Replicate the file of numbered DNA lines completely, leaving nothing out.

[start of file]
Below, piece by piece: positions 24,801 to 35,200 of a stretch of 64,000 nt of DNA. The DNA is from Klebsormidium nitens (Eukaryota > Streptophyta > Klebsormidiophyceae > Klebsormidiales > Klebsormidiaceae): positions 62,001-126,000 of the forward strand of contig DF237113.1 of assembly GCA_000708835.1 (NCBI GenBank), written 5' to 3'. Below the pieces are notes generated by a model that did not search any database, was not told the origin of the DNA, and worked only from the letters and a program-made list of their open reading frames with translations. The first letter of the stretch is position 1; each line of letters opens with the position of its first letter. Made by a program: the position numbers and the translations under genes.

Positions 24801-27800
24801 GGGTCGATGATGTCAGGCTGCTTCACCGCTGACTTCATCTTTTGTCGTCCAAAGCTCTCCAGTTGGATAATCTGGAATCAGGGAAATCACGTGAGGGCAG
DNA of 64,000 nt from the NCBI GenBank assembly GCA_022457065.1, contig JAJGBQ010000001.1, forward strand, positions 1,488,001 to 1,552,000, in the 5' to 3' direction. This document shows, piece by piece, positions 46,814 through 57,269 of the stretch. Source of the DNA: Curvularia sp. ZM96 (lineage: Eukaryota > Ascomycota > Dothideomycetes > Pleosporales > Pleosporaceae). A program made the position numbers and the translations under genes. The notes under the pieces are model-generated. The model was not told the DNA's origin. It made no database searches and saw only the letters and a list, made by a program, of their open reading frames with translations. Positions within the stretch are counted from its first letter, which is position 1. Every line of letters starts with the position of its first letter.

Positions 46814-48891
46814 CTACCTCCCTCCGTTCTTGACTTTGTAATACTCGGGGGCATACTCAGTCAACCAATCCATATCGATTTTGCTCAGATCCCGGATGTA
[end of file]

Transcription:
Below, piece by piece: positions 24,801 to 35,200 of a stretch of 64,000 nt of DNA. The DNA is from Klebsormidium nitens (Eukaryota > Streptophyta > Klebsormidiophyceae > Klebsormidiales > Klebsormidiaceae): positions 62,001-126,000 of the forward strand of contig DF237113.1 of assembly GCA_000708835.1 (NCBI GenBank), written 5' to 3'. Below the pieces are notes generated by a model that did not search any database, was not told the origin of the DNA, and worked only from the letters and a program-made list of their open reading frames with translations. The first letter of the stretch is position 1; each line of letters opens with the position of its first letter. Made by a program: the position numbers and the translations under genes.

Positions 24801-27800
24801 GGGTCGATGATGTCAGGCTGCTTCACCGCTGACTTCATCTTTTGTCGTCCAAAGCTCTCCAGTTGGATAATCTGGAATCAGGGAAATCACGTGAGGGCAG
DNA of 64,000 nt from the NCBI GenBank assembly GCA_022457065.1, contig JAJGBQ010000001.1, forward strand, positions 1,488,001 to 1,552,000, in the 5' to 3' direction. This document shows, piece by piece, positions 46,814 through 57,269 of the stretch. Source of the DNA: Curvularia sp. ZM96 (lineage: Eukaryota > Ascomycota > Dothideomycetes > Pleosporales > Pleosporaceae). A program made the position numbers and the translations under genes. The notes under the pieces are model-generated. The model was not told the DNA's origin. It made no database searches and saw only the letters and a list, made by a program, of their open reading frames with translations. Positions within the stretch are counted from its first letter, which is position 1. Every line of letters starts with the position of its first letter.

Positions 46814-48891
46814 CTACCTCCCTCCGTTCTTGACTTTGTAATACTCGGGGGCATACTCAGTCAACCAATCCATATCGATTTTGCTCAGATCCCGGATGTA